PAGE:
I’ve worked in the field of art for quite some time. When it comes to the dance arts, I like feeling swept away by the choreography. When it comes to theatre, the rhythms of the actors’ performances from one beat to the next makes me giddy. When it comes to art, I just know what I like. I don’t have a true rhyme or reason for choosing which pieces of art I am attracted to. As a gallerist, I once had a client who said it best: “She’s speaking to me.” I like it when the piece of work is talking to me. When I learn more about the artwork and the artist’s practice, that, for me, is the bonus. I always collect pieces of artwork that I feel drawn to regardless if I got it from a gallery in Chicago’s West Loop or from a sidewalk in the Jefferson Square of New Orleans.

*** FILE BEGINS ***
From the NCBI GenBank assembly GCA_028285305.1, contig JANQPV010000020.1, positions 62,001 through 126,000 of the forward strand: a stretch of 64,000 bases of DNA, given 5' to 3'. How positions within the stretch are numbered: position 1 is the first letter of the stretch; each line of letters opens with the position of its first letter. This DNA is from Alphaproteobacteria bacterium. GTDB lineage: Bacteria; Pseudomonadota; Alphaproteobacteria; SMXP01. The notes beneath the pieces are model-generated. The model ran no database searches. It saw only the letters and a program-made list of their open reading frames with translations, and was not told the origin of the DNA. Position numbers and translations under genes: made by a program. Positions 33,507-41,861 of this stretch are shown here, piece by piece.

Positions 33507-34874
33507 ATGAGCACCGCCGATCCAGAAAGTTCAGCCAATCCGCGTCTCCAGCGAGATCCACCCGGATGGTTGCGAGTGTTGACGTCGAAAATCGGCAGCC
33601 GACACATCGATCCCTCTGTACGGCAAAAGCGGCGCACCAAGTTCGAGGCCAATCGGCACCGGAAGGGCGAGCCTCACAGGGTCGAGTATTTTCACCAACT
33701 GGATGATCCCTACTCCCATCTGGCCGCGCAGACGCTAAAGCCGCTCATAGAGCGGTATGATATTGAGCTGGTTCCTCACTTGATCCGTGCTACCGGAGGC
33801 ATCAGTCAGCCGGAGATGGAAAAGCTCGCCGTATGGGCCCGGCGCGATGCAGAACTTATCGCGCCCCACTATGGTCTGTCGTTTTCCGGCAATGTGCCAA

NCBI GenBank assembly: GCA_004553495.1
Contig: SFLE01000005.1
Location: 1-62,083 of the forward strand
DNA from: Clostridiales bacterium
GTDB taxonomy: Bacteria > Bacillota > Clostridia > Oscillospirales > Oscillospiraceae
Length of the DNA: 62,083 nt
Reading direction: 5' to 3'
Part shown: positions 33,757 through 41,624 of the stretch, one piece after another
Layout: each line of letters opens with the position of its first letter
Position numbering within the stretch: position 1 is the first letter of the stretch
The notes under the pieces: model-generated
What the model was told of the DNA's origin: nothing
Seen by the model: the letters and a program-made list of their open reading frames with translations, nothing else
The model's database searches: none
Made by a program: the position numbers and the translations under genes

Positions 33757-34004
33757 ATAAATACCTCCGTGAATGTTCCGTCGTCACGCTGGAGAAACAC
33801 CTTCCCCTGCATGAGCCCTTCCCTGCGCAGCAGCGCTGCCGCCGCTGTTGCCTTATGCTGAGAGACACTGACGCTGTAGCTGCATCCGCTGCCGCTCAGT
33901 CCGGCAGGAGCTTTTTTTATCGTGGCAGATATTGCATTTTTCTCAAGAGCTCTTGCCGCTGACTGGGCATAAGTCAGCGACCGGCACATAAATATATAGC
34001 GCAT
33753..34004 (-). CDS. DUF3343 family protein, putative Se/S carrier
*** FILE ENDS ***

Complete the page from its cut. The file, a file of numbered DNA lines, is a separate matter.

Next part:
With all of that said, it always kills me when I go to galleries openings and I stand next to people viewing the artwork who start to talk about it in a “fancy”, high class manner. I like it when people talk about art in layman’s terms. So I was tickled pink when I saw a prank that IKEA pulled off recently.
In an attempt to discover the value people place on works of art, IKEA had one of their $10 paintings placed in the Museum for Modern Art in Arnhem, Netherlands. They then had a host ask museum guests what they thought about the painting who he claimed was by the famous Swedish artist, IKE Andrews. Naturally, guests and art critics had wonderful things to say about the piece, including one valuing it at €2.5 million.
The most hilarious aspect of this video is seeing the faces of the museum guests once they realized it was an IKEA print. They were not too pleased that they had been caught highly praising a $10 print. Some laughed but a few just sort walked away. Hashtag: Shade.
The focus of art collecting, for me, is not what its worth but rather how it makes me feel. Honey, the so-called “high class” museum guests can have many seats. They may have to assemble it first, but dah well.